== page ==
I don’t often talk about the job opportunities for marketing and PR positions. In fact there are a ton of jobs out there – however, you don’t hear about them much in the foreign media because of the fact that for such positions companies mostly hire from an “inner circle” of marketing professionals. To get into this inner circle, you need to have experience, be in the right industry that the hirer is active in, and in 90% of cases be Japanese.

Three factors to consider from Terrie Lloyd

Let’s look at these 3 factors. Required experience in the marketing business of course depends on exactly what you want to do. At the top end of the marketing profession are the glamour jobs such as marketing director, product manager for a famous brand, and the PR/IR manager for a large company. At the other end of the spectrum are marketing assistant jobs and work handling communications for a smaller business.

In the last six months, the biggest demand for marketers is for those who have had brand management experience. For those of you who don’t know, this means that the person has the ability to receive a product or service, and create and drive an entire marketing project for it, including running a team that executes the various stages of promotion. Clearly the person with the best chance to get this kind of experience is someone who is in a larger consumer products/services company. So, if you’re planning your career and this type of job is one of your goals, think big companies or ad companies.

Next, you have to be in the right industry. Obviously this is not something you can easily plan ahead for, except to say that over the next couple of years, I’d be more willing to put my money on the luxury goods and basic foods industries continuing to be successful than, perhaps, locally produced manufacturing tools. However, where the demand is right now is in the following industries: cosmetics, designer fashion goods, cars, restructuring banks and insurance companies, foreign hotels, etc. I expect that as the economy starts to recover following the Iraq conflict, the travel industry will also experience a rapid recovery to deal with pent up demand.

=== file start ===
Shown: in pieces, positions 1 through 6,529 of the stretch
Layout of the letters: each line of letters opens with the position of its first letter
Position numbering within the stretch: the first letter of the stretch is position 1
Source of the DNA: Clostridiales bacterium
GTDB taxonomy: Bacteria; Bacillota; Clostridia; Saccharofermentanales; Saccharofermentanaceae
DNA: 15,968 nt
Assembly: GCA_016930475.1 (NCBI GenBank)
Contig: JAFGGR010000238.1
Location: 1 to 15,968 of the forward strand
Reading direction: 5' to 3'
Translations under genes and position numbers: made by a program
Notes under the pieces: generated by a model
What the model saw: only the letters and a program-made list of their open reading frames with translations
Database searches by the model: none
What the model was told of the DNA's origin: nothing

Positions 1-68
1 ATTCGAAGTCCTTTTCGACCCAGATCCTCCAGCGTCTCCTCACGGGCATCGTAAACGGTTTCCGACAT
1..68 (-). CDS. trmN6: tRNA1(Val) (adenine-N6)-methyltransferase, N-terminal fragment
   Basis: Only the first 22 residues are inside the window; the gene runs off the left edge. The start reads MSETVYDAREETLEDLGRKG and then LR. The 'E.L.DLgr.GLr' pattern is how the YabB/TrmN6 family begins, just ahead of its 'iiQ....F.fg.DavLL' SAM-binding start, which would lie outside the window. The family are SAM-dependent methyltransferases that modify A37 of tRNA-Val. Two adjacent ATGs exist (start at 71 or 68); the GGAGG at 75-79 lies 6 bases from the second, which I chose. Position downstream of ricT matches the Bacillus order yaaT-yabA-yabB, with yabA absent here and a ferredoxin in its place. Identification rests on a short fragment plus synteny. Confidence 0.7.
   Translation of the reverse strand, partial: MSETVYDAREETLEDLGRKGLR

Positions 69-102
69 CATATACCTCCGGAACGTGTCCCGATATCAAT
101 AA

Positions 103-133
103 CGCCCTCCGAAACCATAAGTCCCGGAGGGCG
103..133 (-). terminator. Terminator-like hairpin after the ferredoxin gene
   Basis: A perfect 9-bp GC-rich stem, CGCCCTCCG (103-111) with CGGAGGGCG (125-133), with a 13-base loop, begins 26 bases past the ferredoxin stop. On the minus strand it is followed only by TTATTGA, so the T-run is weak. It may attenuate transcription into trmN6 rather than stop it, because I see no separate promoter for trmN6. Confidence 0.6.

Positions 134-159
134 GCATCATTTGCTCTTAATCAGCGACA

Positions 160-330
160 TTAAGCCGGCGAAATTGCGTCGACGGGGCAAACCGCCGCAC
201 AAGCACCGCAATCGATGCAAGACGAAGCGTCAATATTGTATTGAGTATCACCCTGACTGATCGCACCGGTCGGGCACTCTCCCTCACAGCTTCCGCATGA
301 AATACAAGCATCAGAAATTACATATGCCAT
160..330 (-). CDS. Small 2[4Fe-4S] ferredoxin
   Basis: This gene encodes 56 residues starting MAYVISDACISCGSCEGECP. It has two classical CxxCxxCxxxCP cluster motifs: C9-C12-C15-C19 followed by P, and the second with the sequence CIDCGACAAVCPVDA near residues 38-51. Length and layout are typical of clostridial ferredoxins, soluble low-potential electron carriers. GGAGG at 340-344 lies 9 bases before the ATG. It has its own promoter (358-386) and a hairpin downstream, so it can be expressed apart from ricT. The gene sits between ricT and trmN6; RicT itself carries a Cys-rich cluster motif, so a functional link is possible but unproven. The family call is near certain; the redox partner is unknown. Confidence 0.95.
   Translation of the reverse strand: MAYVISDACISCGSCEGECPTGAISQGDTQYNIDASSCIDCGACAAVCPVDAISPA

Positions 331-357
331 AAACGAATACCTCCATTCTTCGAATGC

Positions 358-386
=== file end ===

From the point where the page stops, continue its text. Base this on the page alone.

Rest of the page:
I would say that being from an appropriate industry is one of the key factors in successfully winning these types of jobs these days. Although knowhow is also important, companies are looking for an edge, which is to be found in people who intimately know the market sector: what drives it, the competition, and the media. Indeed, having the right background to match a job can often allow the candidate to ask for a premium on remuneration.

Third, what about being Japanese or a non-Japanese? Practically speaking, most companies are looking for Japanese. Yes, I know that there are a number of major firms with non-Japanese at the top of the marketing totem pole, but if you look carefully, almost all of these people have been in the company somewhere else in the region and are brought in to the executive level because they are trusted. That said, there are occasionally opportunities for foreigners who speak absolutely perfect Japanese and who can understand the nuances of the language as well as a consumer could (which after all is a key skill in marketing anywhere) – usually as a marketing director, reporting to the foreign head of the operation and interacting with senior marketing people back at head office. The exception to the above, is where a domestic company has an overseas marketing focus, thus providing opportunities for the foreign marketer.

Lastly, the opportunities for marketers in foreign companies are equal for men and women, but I more often see women getting these jobs and excelling in this field because they are perceived as being more sensitive to market needs and changes, as well as being more flexible with creative briefs and evaluations. For once, Japan’s stereotyping of the sexes works in the favor of our female readers.

If you need some advice in finding the right job, you can drop Terrie Lloyd an email for more advice at terrie.lloyd@daijob.com. You can also see his weekly newsletter, called Terrie’s Take, at http://www.terrielloyd.com/terries-take/